Aviators Lost: Mitchell, Ueltschi, and McGovern

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Aviation's elder generation lost several luminaries recently -- Albert Lee Ueltschi, the founder of FlightSafety International; Monte Mitchell, a former president of the Aircraft Electronics Association; and George McGovern, best known for his political career, who flew a B-24 bomber during World War II. Ueltschi, who died on Oct. 18 at age 95, learned to fly at age 16. He flew the line for Pan Am, then started FlightSafety in 1951. He sold it for $1.5 billion in 1968, earning a spot on Forbes' list of the 400 richest Americans. Mitchell died Oct. 16 at age 83. His work "was crucial to establishing the General Aviation Revitalization Act and having the milestone legislation signed into law," said Pete Bunce, president of the General Aviation Manufacturers Association.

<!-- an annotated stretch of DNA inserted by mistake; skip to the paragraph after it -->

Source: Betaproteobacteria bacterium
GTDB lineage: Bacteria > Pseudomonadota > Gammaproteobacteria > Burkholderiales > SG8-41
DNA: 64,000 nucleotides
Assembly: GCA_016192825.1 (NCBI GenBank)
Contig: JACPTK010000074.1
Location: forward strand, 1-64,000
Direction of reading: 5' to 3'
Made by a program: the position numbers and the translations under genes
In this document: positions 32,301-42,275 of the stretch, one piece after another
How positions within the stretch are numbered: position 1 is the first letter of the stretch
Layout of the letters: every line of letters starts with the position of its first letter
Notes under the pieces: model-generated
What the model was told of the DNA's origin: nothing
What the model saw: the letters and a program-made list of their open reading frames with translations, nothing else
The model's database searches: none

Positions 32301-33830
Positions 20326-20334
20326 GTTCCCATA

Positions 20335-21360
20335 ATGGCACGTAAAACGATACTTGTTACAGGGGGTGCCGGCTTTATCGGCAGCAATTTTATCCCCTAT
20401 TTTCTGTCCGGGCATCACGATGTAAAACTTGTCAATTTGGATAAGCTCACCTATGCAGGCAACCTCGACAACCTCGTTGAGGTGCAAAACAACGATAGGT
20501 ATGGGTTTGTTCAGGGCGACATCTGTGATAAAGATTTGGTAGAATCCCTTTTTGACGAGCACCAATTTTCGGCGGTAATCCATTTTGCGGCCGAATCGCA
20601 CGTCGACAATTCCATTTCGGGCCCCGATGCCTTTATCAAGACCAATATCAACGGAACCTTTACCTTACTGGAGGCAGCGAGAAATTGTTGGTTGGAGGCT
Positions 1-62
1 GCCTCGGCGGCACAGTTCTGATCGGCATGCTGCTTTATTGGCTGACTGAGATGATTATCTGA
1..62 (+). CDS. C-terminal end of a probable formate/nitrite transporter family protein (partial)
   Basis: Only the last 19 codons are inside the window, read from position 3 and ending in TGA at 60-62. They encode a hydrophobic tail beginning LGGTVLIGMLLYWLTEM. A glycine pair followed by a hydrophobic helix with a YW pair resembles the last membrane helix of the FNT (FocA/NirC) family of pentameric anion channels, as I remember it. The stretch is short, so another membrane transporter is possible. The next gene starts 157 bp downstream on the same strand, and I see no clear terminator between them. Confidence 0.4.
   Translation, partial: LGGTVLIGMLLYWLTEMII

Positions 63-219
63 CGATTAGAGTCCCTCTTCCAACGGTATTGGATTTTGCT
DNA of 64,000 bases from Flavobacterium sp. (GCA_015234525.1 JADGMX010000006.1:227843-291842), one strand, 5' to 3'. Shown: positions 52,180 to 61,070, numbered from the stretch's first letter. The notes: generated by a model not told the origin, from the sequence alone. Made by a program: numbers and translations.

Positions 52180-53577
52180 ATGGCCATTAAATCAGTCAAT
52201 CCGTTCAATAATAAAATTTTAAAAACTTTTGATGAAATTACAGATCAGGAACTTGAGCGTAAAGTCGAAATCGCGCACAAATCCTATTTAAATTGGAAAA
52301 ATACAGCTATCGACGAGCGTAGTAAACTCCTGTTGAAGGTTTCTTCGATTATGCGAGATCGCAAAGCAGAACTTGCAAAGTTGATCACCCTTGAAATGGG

"GARA was revolutionary and without Monte Mitchell's hard work and perseverance, it would not have been possible," Bunce said. McGovern, who died on Sunday at age 90, visited EAA AirVenture in 2007. He flew 35 combat missions over Europe as a B-24 pilot. He earned the Distinguished Flying Cross when he crash-landed on an island in the Adriatic Sea after being hit by enemy gunfire, according to EAA. "I was very lucky to get out," McGovern said during his Oshkosh visit. "I survived at a time when half of the B-24 crews in that theater did not make it."